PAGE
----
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Self-managed super fund (SMSF) investors were left reeling after three of the big four banks slashed dividends across the board, with ANZ and Westpac suspending theirs altogether and NAB cutting its by 64%. CBA has said it won’t make a final decision on its dividend until August when it reports its full year results.
It’s a huge hit for many self-funded retirees, with research from investment bank UBS indicating the dividends paid by the big four local banks account for 30% of all the dividends from ASX 200 businesses.
In the wake of the dividend bloodbath, investors are scrambling to identify alternatives that will generate income in a world smashed by the coronavirus crisis.
Still in the banks
Unfortunately for investors, it’s fairly normal for a bank to cut its dividend during a downturn. It’s also a time when they tend to raise capital, which can also be a problem because it dilutes shareholders’ existing holdings.
“What’s happening now is no different to the GFC,” says Alex Jamieson, founder of AJ Financial Planning.
There is one tool, however, investors can use to combat both declining dividends and dilutive capital raisings. It’s known as an arbitrage strategy. NAB is an example. It’s raising capital under a share purchase plan with a share price of $14.15. NAB’s current share price is around $16.91. So the plan is offering shares at a 16.32% discount.
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“There’s nothing stopping retirees who may be in a zero tax environment inside their SMSF taking up their full allocation and immediately selling it to pick up the arbitrage on the price variance. This manufactures dividend-like income for a part of the holdings and allows them to bank a 19.5% return on their investment,” says Jamieson.
Beyond the banks
Arbitrage strategies aside, there are alternatives to the big four banks for SMSF investors that still want their income to come from shares.
Pete Pennicott, a director of financial advice firm Pekada, recommends investors look for businesses with strong balance sheets and cash flows that are growing, or at least resilient to the impacts of COVID-19. “Some of the larger resource companies such as BHP Billiton and Rio Tinto may be worth researching, as they have entered this challenging period with relatively strong balance sheets and cash flows. While not without short-term to medium-term risks, these factors should provide some resilience to their dividends.”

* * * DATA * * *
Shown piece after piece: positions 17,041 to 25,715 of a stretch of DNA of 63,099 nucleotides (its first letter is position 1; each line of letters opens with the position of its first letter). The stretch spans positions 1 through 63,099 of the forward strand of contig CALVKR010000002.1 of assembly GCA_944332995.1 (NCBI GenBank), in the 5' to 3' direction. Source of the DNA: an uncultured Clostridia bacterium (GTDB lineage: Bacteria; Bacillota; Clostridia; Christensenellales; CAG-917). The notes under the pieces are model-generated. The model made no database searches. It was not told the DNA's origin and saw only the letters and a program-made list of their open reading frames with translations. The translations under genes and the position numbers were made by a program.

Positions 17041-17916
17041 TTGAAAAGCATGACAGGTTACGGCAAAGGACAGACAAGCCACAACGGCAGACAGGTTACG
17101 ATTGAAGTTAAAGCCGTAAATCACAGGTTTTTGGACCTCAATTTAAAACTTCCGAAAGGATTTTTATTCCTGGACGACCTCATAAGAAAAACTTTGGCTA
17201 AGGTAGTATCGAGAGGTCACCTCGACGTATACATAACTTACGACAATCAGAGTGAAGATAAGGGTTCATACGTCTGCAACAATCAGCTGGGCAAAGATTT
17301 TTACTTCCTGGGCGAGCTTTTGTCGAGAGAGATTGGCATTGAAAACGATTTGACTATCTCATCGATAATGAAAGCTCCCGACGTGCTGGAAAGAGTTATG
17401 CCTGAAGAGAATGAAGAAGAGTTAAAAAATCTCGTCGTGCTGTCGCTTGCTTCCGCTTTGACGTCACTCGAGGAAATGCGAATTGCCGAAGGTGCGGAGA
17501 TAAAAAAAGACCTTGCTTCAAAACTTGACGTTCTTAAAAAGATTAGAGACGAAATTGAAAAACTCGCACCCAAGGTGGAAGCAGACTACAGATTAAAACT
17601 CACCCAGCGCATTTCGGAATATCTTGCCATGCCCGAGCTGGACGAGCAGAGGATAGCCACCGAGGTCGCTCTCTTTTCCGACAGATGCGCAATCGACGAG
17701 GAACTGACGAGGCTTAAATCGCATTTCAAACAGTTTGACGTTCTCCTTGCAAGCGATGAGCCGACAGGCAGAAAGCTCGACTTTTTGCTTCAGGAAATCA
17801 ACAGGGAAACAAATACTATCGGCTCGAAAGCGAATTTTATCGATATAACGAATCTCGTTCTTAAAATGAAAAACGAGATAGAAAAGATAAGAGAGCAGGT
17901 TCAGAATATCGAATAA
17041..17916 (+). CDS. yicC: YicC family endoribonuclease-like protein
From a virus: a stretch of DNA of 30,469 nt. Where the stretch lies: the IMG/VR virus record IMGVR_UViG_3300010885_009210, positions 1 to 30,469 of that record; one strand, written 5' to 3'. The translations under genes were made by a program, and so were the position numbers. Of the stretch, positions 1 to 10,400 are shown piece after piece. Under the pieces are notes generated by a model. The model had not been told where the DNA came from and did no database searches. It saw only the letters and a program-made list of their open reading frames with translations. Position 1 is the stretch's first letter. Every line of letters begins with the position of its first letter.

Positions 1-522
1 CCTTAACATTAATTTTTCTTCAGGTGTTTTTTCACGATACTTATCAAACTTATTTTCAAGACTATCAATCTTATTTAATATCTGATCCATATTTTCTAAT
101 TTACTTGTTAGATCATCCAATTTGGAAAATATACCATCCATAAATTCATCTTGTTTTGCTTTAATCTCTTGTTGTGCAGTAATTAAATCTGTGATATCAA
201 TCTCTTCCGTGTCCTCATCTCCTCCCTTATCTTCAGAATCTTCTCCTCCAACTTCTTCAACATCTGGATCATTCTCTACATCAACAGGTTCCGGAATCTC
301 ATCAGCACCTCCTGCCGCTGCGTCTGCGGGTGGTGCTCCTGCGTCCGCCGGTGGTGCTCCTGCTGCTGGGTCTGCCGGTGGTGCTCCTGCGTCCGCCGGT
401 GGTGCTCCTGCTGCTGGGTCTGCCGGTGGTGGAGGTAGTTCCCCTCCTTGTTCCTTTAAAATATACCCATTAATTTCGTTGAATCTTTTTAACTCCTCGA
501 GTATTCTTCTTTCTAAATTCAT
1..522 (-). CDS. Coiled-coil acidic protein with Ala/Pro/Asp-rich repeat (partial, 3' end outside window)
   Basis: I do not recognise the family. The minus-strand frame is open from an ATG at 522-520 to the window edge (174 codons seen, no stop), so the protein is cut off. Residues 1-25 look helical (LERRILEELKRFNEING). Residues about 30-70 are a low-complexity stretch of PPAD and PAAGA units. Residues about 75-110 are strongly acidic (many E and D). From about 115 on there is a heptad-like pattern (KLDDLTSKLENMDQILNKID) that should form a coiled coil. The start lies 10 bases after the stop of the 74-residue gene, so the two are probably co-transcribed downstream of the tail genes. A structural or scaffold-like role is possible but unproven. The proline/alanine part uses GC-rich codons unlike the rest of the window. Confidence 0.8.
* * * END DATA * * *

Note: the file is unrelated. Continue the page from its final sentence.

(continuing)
Other sectors to look into would be regulated infrastructure assets whose revenues are mainly unimpacted by COVID-19. Examples of this would be electricity and gas utility networks, which are essential services that generate stable revenues.
Says Pennicott: “Think beyond the short term when looking at opportunities to add new businesses to your portfolio. Look through the immediate hit to dividends to identify quality, long-term, income-generating investments at a good price. Assess business prospects over the next three to five years and don’t be too fixated on the next 12 months. There is a good chance quality businesses’ ability to pay a dividend will recover with proper capital management.”
Outside equities, fixed interest funds are another option for generating income. They can provide exposure to Australian and global government bond markets and debt securities issued by corporates.
“The right mix of these assets can provide relatively stable returns with a low probability of capital loss over the longer term,” says Pennicott.
“Given the level of capital volatility faced by dividend-yielding shares such as the big four banks, an allocation to these assets might provide a more consistent level of income, albeit without the same franking credit benefits,” he adds.
But make sure you fully understand any fixed income investment you buy. The risks attached to these instruments can really vary, depending on a variety of factors including credit quality, duration and currency.